My daughter, Dorothy, recently started ballet classes.
After her class ends, she’s taken to standing in the doorway of the studio to watch the older ballerinas. She leans against the doorframe, completely captivated as they stretch and take their place at the barre. It’s the highlight of my weekend—seeing her so delighted by them.
Perhaps I’m projecting here (blame it on the day job), but part of her little ritual also worries me. Does she want to press fast forward on her life so she can be, and dance, like them? Is she missing the beauty and joy in the present moment in favor of dreaming of the future?
That’s a natural impulse, of course, and we all do it at different points in our lives. But I think we do ourselves a disservice when it becomes habit. When we regularly take ourselves out of the present because we’re longing for something to happen, we lose the ability to create lasting memories. Could the stakes be any higher?
If you find yourself wishing life would speed up, I invite you to press pause and focus on today. And if you need some help doing that, here are three tips to bring you back to the here and now.
Pay attention to how much you pay attention to others. If you’re striving for something, take a moment to ask yourself why you want it so badly. Is it because someone you admire is doing it too? Is that enough of a reason to go after it yourself? I once started to pursue a path with my business because I saw others doing it, and it seemed like the logical next step. But when I began putting things in motion to do it, I felt anxious and overwhelmed. When I was honest with myself, I realized I didn’t want my business to be like theirs—it wasn’t authentic to me. So I went back to basics, and you know what? Success followed.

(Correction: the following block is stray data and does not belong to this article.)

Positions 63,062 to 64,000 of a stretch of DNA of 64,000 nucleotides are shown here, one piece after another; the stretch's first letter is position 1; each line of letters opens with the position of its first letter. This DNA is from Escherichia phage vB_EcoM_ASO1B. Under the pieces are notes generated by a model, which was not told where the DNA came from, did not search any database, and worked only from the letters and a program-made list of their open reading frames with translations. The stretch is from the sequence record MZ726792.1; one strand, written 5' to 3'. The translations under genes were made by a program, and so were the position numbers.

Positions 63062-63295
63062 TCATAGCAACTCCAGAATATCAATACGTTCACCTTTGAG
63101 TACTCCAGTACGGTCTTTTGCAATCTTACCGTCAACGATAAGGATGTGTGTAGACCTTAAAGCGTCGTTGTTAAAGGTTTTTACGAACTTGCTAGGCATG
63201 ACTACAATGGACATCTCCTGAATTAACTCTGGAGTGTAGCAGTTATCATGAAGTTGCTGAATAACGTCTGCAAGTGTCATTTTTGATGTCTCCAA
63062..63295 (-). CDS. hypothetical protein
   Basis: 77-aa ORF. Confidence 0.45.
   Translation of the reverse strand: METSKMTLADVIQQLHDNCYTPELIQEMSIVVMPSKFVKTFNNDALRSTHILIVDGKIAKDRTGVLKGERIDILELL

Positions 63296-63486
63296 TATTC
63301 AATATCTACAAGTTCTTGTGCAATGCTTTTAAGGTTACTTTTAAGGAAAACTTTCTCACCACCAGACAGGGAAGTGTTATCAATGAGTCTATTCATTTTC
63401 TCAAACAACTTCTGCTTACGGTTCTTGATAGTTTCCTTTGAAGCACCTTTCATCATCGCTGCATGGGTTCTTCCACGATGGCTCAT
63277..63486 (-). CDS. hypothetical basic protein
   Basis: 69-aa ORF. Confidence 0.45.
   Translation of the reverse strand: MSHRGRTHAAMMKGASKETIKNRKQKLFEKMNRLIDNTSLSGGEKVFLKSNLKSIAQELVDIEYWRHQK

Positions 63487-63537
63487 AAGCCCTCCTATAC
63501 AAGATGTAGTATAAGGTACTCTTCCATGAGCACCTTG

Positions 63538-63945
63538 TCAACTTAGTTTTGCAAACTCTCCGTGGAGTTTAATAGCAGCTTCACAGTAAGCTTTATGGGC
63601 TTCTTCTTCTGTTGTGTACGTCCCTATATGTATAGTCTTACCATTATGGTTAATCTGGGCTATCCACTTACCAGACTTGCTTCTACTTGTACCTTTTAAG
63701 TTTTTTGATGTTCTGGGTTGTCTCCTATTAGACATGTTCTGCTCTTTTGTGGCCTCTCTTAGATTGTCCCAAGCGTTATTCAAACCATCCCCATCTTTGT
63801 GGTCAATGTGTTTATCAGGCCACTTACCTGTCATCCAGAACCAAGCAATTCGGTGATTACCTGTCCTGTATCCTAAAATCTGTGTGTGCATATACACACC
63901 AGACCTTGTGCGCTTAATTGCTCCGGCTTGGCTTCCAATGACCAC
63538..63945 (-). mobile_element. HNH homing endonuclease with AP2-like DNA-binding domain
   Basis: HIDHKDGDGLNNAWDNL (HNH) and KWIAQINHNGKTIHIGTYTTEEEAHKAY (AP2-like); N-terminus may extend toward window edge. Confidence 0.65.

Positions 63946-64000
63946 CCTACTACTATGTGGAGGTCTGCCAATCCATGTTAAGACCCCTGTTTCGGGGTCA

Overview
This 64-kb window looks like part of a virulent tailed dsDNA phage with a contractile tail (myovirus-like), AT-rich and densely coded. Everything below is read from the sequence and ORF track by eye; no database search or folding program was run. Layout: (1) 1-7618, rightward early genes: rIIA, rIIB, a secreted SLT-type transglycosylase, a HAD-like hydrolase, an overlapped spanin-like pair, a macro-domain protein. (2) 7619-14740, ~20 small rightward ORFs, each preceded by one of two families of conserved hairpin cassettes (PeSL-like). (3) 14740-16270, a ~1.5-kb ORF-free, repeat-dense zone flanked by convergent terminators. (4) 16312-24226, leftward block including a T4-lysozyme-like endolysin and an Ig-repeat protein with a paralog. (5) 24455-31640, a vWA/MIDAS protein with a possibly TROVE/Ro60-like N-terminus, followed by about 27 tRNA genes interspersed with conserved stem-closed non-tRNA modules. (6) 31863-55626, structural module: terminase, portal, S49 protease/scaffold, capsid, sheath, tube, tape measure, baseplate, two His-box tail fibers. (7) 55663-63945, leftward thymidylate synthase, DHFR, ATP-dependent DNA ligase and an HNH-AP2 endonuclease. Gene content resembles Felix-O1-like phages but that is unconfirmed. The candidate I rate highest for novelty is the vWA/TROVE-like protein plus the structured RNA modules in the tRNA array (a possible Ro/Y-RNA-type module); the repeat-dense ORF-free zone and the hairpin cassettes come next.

Recognize you’re not always supposed to be happy (and you shouldn’t want to, either). Social media can serve a lot of wonderful purposes, but because it often functions as a highlight reel, we’re tricked into believing we should always be happy. We aren’t and won’t. Sadness, stress, boredom—it’s all a normal part of the human experience, and it’s also usually the most formative part. My hard times have given me clarity of purpose, allowing me to grow and evolve into the person I am today. Be present, even when things get tough, and you just may develop a muscle you didn’t know you had.
Remember that everything is temporary. If you’re not content with where you are now, remember that you were at one point and you will be again. It’s easy to wish our way through uncomfortable seasons, but we often forget that time is doing all of the work for us. It passes—even when we don’t want it to, and with that comes change. It’s easier to be aware of and thankful for the present moment when we recognize how fleeting it really is.
While Dorothy admires the big kids, I hope she’s also enjoying her own journey. And making many lasting memories along the way.
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